In the latter months of 2012, Alexandra Van Hasselt was searching for family members on the internet. In her efforts she would make contact with Ron Van Hasselt, a distant cousin on her father’s side. In his own research, Ron came across information regarding one of his relatives, David Van Hasselt. He found a book in which David Van Hasselt’s death in the Mauthausen concentration camp was documented. The book he found was the book I authored, Jew Face. David Van Hasselt was the first cousin of my mother Sipora and someone very special to her.
After having contact with Alexandra, Ron would forward her my contact information. Alexandra’s father, Vince, would subsequently contact me via email. Vince’s father was Eddie Van Hasselt, the brother of David and also my mother’s first cousin. As good fortune would have it, Vince, together with his wife Melanie and daughter Alexandra, were living in Florida, less than an hour from my mother, who at the time was 90 years old. They would meet, Vince and I would meet in New York, and little by little the whole family would get to know each other and a special connection would develop between many members of my family, and Vince, Melanie and Alexandra. But of all the relationships, perhaps the most special of the relationships was between my mother and Alexandra. Having grown up in a household with diverse culture, my mother played piano, sang, and had a tremendous love for the arts. Alexandra, a young girl of 15, was already a very talented dancer, with a beautiful singing voice and a growing love for acting. The bond that would develop between these 2 newly acquainted cousins, separated by 85 years, was as unique as any imaginable. They would sing together, have long talks with each other, and form the most unlikely of friendships. In Alexandra, my mother saw her younger self, a young lady filled with talent, joy and promise. In my mother, Alexandra saw a kindred spirit, whose age and experience and love, gave her extra encouragement to pursue her dreams and be someone who my mother could live through vicariously. For Alexandra, although saddened by mother’s passing in 2017, that special relationship would always stay with her.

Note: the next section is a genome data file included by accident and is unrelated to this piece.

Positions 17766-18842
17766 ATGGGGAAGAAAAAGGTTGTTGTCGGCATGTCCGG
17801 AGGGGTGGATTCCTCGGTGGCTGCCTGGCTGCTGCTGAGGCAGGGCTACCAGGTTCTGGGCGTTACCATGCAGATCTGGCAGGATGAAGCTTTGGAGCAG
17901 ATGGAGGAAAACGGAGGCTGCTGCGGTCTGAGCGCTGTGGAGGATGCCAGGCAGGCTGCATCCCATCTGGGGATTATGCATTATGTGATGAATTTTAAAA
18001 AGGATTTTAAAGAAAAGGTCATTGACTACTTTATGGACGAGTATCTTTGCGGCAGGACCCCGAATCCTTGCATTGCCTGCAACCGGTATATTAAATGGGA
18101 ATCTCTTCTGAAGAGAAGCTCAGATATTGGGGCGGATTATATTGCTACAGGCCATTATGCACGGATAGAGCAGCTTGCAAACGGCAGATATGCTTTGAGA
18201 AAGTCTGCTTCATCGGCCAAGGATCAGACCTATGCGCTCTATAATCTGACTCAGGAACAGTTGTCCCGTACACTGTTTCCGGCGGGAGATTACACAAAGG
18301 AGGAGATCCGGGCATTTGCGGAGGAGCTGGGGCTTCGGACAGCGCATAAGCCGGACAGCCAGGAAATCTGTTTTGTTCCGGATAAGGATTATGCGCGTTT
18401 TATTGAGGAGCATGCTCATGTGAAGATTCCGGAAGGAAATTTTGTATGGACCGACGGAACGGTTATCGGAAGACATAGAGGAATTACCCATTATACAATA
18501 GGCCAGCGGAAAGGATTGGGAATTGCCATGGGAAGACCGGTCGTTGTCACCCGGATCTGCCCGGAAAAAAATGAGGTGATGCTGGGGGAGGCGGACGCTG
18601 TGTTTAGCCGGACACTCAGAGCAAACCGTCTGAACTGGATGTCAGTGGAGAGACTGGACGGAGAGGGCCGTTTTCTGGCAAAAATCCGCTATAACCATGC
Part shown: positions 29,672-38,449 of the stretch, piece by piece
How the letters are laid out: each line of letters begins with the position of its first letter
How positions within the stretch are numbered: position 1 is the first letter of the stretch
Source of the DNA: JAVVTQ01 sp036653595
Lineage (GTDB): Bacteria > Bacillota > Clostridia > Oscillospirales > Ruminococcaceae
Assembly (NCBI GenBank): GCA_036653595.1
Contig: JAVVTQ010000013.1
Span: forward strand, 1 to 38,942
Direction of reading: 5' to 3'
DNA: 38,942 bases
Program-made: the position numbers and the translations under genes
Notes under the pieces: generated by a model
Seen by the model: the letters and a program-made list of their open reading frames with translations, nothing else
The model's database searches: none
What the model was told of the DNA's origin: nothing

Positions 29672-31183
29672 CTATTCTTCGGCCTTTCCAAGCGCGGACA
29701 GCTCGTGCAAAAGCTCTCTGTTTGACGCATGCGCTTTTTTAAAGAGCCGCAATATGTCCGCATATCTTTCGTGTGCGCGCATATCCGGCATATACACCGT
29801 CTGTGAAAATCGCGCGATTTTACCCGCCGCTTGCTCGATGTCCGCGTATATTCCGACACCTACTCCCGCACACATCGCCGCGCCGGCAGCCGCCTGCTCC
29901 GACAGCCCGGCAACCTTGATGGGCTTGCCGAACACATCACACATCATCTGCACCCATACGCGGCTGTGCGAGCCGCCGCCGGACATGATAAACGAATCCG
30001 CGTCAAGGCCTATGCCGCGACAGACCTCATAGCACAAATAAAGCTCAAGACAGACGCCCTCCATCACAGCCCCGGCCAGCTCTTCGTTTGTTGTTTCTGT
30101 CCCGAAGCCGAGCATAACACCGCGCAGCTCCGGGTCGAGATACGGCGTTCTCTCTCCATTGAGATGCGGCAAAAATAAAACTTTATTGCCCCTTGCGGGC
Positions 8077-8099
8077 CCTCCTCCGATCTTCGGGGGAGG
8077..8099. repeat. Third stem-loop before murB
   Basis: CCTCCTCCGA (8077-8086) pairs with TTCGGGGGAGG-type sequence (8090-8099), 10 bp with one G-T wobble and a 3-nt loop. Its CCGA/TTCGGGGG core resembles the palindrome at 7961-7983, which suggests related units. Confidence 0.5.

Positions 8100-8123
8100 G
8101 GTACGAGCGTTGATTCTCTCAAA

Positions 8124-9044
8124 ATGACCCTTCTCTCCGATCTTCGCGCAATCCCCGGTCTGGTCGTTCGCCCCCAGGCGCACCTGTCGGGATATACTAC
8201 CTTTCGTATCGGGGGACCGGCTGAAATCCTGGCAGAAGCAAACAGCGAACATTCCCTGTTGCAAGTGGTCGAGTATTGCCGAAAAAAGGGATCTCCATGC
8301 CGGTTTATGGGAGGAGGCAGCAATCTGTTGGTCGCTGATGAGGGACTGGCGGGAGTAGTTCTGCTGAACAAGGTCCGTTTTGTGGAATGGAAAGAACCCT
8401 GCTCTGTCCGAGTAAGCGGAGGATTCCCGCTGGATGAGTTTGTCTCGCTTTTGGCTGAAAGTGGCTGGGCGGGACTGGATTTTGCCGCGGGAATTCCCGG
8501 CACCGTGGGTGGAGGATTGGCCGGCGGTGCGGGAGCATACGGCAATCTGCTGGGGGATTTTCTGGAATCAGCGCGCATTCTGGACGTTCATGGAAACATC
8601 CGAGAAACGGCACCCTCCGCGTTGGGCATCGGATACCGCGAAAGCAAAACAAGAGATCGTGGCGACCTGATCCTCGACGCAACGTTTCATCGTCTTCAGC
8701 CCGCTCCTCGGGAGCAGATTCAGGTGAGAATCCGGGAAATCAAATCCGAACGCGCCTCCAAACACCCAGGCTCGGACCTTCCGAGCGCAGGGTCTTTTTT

All of this would be what would make today, October 30, 2022 so special. Today I got to see Alexandra perform in Jerry Herman’s play, Milk and Honey. Based in Israel in the early 1960s, this wonderful production was playing at the Wick Theater in Boca Raton, Florida. As I sat there, next to 2 of my brothers, my sister-in-law, and Vince and Melanie, watching Alexandra perform on stage with her powerful and talented presence, in a play about Israel, the magic of what took place 10 years ago and in subsequent years, came back to me in full force. I felt an almost mystical connection between past and present, made even more palpable by the young character in the play who was 9 months pregnant and due to give birth at any time. Her name, Sipora. After the play when I asked Alexandra how it felt when she learned that there was a character in the play of that name, the same name as my mother, she replied that it was very special and that on this day she had thought about my mother a lot.
I know I am far from alone in feeling that the importance of telling the story of what took place under Nazi-occupation can’t be overstated. But I’ve also felt that in telling the story and opening up this connection with the past, we have the opportunity to witness the continuation of life in its most poignant manner. In 1941, when word of David Van Hasselt’s death would reach Amsterdam, it would fall on my mother, a young woman of just 19, to inform David’s mother, Vince’s grandmother, of the death of her son. Today, more than 80 years later, David’s great niece Alexandra would perform on stage in front of 3 of Sipora’s children, and his nephew Vince, in a story about nothing other than Israel, the Jewish state. With all the trials and tribulations life has to offer, it is hard to find something more indicative of how life goes on, and even thrives, as this connection between past and present.
The play and the performance were beautiful, but perhaps nothing was more beautiful than the lesson learned from all the events surrounding it for me and my family. The lesson that what we do matters, and that who we come from stays with us forever.
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